On 2017-06-12 18:10:52 -0400, Tom Lane wrote:
> Alvaro Herrera <alvhe...@2ndquadrant.com> writes:
> > Tom Lane wrote:
> >> How about gathering some actual evidence on the point --- ie, how big
> >> a partition expression do you need to make it fall over?
> > You'd need a 2kB expression (after compression) in
> > relpartbound before you hit a problem here.  I wouldn't worry about it
> > at this stage ...
> Actually, as long as the expression was less than ~8KB after compression,
> it'd work.  But I don't have a clear idea of complex an expression that
> really is --- we've never made much of an effort to make the outfuncs.c
> representation compact, so maybe there's an issue here?  As I said,
> it'd be worthwhile checking some actual examples rather than guessing.

It's indeed not very compact.  E.g a simple example with small types:

CREATE TABLE partitioned(a int, b int, c timestamptz, data text) PARTITION BY 
RANGE (a, b, c);
CREATE TABLE partitioned_child1 PARTITION OF partitioned FOR VALUES FROM (1, 1, 
'2017-01-01') TO (1, 1, '2017-02-01');

And with LIST style partitioning it'd be quite reasonable to have
significantly longer IN() lists, no?  Compression will save us to some
degree here, but it's not going super far, especially with pglz.  I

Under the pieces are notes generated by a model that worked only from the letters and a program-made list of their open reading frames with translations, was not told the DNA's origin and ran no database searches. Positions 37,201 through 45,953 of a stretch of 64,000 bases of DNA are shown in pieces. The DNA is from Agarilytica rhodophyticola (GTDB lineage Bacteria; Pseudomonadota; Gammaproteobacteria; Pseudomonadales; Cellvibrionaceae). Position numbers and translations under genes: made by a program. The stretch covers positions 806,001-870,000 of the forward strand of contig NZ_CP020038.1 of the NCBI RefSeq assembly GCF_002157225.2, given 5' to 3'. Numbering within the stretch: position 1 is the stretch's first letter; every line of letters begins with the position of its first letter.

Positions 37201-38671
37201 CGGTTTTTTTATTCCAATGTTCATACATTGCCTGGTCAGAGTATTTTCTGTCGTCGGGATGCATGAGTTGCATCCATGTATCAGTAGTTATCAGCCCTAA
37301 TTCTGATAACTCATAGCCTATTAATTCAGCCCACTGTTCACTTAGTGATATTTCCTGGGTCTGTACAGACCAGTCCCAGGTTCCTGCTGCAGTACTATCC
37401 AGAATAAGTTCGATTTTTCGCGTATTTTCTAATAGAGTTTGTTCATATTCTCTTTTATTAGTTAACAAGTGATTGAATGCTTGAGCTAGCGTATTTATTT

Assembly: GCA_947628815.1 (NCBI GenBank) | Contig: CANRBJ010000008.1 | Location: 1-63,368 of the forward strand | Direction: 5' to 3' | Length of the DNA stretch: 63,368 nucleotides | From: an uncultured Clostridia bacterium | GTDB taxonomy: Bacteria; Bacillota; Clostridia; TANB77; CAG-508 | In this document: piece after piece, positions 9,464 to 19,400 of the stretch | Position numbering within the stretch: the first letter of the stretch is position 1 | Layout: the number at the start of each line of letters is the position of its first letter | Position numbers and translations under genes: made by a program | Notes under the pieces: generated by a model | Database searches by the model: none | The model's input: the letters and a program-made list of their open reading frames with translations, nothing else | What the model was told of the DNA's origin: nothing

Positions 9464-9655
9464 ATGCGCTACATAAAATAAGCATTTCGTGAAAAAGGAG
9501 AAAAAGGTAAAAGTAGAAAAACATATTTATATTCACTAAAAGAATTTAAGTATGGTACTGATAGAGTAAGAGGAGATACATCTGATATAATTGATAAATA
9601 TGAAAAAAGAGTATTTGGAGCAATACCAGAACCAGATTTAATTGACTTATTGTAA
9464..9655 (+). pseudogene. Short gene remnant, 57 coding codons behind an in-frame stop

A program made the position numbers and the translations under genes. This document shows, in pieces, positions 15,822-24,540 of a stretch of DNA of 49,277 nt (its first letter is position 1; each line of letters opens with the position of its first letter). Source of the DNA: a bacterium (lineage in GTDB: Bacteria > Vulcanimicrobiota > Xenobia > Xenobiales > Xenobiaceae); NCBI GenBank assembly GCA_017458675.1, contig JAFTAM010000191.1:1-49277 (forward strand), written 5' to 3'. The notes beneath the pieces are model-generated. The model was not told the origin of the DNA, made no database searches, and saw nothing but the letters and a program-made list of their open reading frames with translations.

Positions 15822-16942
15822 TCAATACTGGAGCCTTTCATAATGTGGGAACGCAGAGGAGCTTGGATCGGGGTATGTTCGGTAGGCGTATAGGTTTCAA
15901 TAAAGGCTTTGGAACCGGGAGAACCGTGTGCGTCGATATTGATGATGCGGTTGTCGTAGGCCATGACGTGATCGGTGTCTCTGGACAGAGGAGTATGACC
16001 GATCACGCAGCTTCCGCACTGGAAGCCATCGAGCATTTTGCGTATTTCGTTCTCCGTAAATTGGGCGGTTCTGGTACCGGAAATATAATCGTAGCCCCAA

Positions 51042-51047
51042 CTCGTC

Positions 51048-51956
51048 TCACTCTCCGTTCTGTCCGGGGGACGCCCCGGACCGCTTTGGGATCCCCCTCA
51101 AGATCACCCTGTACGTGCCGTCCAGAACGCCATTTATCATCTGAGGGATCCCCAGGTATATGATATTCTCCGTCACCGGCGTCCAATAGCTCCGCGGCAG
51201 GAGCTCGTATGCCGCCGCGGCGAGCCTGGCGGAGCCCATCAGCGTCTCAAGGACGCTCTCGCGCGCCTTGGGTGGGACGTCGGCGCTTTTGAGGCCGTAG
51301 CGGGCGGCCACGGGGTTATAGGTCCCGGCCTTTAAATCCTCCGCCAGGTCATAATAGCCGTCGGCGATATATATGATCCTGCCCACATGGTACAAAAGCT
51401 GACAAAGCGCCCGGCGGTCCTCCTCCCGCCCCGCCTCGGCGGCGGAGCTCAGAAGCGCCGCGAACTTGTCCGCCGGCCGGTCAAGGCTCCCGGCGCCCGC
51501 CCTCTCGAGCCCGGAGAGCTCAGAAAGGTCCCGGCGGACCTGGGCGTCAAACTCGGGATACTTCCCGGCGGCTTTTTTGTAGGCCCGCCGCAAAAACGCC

think we have some hope of compressing out some of the serialization
overhead, but not more.

postgres[6961][1]=# SELECT relname, pg_column_size(relpartbound), 
length(relpartbound), pg_column_size(pg_class) FROM pg_class WHERE relpartbound 
│            relname            │ pg_column_size │ length │ pg_column_size │
│ partitioned_child1            │           1355 │   1351 │           1523 │
│ partitioneded_list_committers │           1130 │   8049 │           1298 │

We can see in the latter, which just is a LIST partition with every
committers name & username, that compression helps, but in the earlier
example from above it doesn't.

> > Not on point, but this conversation reminded me of
> > https://www.commandprompt.com/blog/grant_schema_usage_to_2500_users_no_can_do/
> > wherein you needed 2500 roles in an ACL column before it became a
> > problem -- and the project's stance is not to bother supporting that
> > case.
> Quite on point really.  But there we knew how many entries it took to
> break it, and we also knew that good practice wouldn't hit the problem
> because you'd use groups instead of a lot of individual ACL entries.
> I don't think we're in a position yet to just dismiss this question.

Yea, I don't think those are entirely comparable.  I'm also not sure
it was actually the right decision back then.


Andres Freund

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